Veni, Veni, O Oriens!
    O come, Thou Dayspring,
        come and cheer,
Solare nos adveniens,
    Our spirits by Thine advent here;
Noctis depelle nebulas,
    Disperse the gloomy clouds of night,
Dirasque noctis tenebras.
    And death's dark shadows put to flight.

Isaiah had prophesied, “The people who walked in darkness have seen a great light; upon those who dwelt in the land of gloom a light has shown.” (9:1).

“O Radiant Dawn, splendor of eternal light, sun of justice: come, shine on those who dwell in darkness and the shadow of death.”

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Gaude, gaude, Emmanuel
    Rejoice, rejoice, Emmanuel
Nascetur pro te, Israel.
    Shall come to thee, O Israel.

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Thursday, December 20, 2012

Novena for Christ-Mass: O Clavis David

Veni, Clavis Davidica,
    O come, thou Key of David, come,
Regna reclude caelica,
    And open wide our heavenly home;
Fac iter tutum superum,
    Make safe the way that leads on high,
Et claude vias inferum.
    And close the path to misery.

Isaiah had prophesied, “I will place the Key of the House of David on His shoulder; when he opens, no one will shut, when he shuts, no one will open.” (22:22), and “His dominion is vast and forever peaceful, from David’s throne, and over His kingdom, which he confirms and sustains by judgment and justice, both now and forever.” (9:6).

“O Key of David, O royal Power of Israel controlling at your will the gate of Heaven: Come, break down the prison walls of death for those who dwell in darkness and the shadow of death; and lead your captive people into freedom.”

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Gaude, gaude, Emmanuel
    Rejoice, rejoice, Emmanuel
Nascetur pro te, Israel.
    Shall come to thee, O Israel.

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Wednesday, December 19, 2012

Art-For-Art’s-Sake Theatre: Advent 3 Meditation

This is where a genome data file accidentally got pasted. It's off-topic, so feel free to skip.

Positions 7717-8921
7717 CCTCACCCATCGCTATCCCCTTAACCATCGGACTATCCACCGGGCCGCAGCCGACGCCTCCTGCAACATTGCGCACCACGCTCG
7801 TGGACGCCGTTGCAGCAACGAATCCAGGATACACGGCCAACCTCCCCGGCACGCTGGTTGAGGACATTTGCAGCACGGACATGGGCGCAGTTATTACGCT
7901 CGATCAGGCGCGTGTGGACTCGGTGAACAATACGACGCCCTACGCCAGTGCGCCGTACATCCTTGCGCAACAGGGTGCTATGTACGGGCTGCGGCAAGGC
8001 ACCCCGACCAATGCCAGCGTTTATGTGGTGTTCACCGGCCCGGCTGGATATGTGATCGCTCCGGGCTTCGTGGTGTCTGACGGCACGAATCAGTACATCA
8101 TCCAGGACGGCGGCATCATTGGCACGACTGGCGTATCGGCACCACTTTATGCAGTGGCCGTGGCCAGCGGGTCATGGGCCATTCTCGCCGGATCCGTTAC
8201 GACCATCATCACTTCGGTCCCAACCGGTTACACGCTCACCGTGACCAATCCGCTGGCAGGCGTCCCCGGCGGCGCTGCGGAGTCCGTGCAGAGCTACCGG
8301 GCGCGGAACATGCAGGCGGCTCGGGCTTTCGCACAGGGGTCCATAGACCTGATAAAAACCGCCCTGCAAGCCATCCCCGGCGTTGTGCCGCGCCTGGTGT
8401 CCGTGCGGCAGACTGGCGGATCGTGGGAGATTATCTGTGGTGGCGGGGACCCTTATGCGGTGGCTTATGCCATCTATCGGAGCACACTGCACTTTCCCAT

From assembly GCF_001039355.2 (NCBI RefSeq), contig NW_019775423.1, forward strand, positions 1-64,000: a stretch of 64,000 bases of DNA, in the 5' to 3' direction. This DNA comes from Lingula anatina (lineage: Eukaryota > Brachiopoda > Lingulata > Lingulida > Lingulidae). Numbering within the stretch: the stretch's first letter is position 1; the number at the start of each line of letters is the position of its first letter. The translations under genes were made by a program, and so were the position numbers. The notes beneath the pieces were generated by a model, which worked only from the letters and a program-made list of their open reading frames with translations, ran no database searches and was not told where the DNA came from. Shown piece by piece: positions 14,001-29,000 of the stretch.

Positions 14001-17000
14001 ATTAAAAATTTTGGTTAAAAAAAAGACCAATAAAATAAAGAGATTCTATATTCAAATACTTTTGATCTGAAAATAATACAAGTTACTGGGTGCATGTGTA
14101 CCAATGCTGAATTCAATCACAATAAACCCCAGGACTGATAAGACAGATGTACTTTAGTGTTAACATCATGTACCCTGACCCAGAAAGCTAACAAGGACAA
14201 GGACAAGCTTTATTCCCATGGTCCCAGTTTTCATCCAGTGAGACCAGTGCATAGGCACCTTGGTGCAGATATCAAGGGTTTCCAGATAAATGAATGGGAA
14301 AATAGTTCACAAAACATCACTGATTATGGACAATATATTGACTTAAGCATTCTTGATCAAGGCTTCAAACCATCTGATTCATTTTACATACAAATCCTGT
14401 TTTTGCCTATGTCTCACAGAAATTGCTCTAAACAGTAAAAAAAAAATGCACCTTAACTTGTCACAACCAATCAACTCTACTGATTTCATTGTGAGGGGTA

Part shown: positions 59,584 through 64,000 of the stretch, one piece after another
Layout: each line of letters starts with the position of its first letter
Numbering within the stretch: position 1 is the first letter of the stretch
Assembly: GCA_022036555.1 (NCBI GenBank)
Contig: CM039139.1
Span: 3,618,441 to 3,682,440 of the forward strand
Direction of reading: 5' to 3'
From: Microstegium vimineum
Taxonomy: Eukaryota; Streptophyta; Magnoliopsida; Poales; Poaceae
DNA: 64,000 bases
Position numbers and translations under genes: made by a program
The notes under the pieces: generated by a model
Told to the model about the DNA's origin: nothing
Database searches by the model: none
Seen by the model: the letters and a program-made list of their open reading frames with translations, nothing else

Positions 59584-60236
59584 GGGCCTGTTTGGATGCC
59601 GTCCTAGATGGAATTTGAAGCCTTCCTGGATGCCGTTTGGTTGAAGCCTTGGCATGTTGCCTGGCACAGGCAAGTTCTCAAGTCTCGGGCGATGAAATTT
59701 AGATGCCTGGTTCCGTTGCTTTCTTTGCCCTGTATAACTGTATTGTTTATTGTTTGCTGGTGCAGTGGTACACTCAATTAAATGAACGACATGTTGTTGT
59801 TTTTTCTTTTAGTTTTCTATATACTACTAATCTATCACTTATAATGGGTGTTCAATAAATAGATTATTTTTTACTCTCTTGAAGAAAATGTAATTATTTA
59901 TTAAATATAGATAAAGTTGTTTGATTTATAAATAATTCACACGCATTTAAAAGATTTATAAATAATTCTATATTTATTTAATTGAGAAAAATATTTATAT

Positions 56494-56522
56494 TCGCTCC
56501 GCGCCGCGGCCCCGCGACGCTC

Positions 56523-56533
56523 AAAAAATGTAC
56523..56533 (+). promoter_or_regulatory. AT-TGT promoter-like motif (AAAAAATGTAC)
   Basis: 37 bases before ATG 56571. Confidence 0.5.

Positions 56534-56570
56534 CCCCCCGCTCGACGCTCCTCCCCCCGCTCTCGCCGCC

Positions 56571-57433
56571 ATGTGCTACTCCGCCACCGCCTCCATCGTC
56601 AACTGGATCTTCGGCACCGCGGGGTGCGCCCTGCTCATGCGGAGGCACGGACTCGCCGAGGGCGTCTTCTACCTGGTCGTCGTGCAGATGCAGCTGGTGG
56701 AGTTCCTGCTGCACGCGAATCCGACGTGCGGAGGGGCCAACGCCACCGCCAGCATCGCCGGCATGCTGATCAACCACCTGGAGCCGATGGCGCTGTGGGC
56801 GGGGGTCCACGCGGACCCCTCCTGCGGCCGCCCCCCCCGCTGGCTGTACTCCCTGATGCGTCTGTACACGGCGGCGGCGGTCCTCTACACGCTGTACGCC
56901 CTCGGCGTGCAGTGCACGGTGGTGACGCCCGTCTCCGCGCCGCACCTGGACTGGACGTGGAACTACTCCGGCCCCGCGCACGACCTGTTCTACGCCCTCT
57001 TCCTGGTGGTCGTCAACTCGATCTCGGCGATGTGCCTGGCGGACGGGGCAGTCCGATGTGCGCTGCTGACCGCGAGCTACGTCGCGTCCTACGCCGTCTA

Time once again for our usual midday Wednesday feature. For this season of Advent, this is the third in a series of meditations produced by Bob Carlton. The Incarnation was preceded by the "fiat" of Mary. Scripture and tradition tell of the promises made to her concerning her Son, and the warnings of how “... a sword will pierce through your own soul also, that thoughts out of many hearts may be revealed.” (Luke 2:35)

This video features the song “Mary” by Patty Griffin.

Novena for Christ-Mass: O Radix Jesse

Veni, O Jesse virgula,
    O come, thou Rod of Jesse's stem,
Ex hostis tuos ungula,
    From every foe deliver them.
De specu tuos tartari
    That trust thy mighty power to save,
Educ et antro barathri.
    And give them vict'ry o'er the grave.

Isaiah had prophesied, “But a shoot shall sprout from the stump of Jesse, and from his roots a bud shall blossom.” (11:1), and “On that day, the root of Jesse, set up as a signal for the nations, the Gentiles shall seek out, for his dwelling shall be glorious.” (11:10). Remember also that Jesse was the father of King David, and Micah had prophesied that the Messiah would be of the house and lineage of David and be born in David’s city, Bethlehem (Micah 5:1).

“O Flower of Jesse’s stem, you have been raised up as a sign for all peoples; kings stand silent in your presence; the nations bow down in worship before you. Come, let nothing keep you from coming to our aid.”

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Gaude, gaude, Emmanuel
    Rejoice, rejoice, Emmanuel
Nascetur pro te, Israel.
    Shall come to thee, O Israel.

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Tuesday, December 18, 2012

Dear Technorati ...

I believe the code you are looking for is:


Now, can we please get on with it?

Novena for Christ-Mass: O Adonai

Veni, Veni Adonai!
    O come, O come, thou Lord of might,
Qui populo in Sinai
    Who to Thy tribes on Sinai's height
Legem dedisti vertice,
    In ancient times didst give the law
In Majestate gloriae.
    In cloud and majesty, and awe.

Isaiah had prophesied, “But He shall judge the poor with justice, and decide aright for the land’s afflicted. He shall strike the ruthless with the rod of his mouth, and with the breath of his lips he shall slay the wicked. Justice shall be the band around his waist, and faithfulness a belt upon his hips.” (11:4-5); and “Indeed the Lord will be there with us, majestic; yes the Lord our judge, the Lord our lawgiver, the Lord our king, he it is who will save us.” (33:22).

“O sacred Lord of ancient Israel, who showed yourself to Moses in the burning bush, who gave him the holy law on Sinai mountain: come, stretch out your mighty hand to set us free.”

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Gaude, gaude, Emmanuel
    Rejoice, rejoice, Emmanuel
Nascetur pro te, Israel.
    Shall come to thee, O Israel.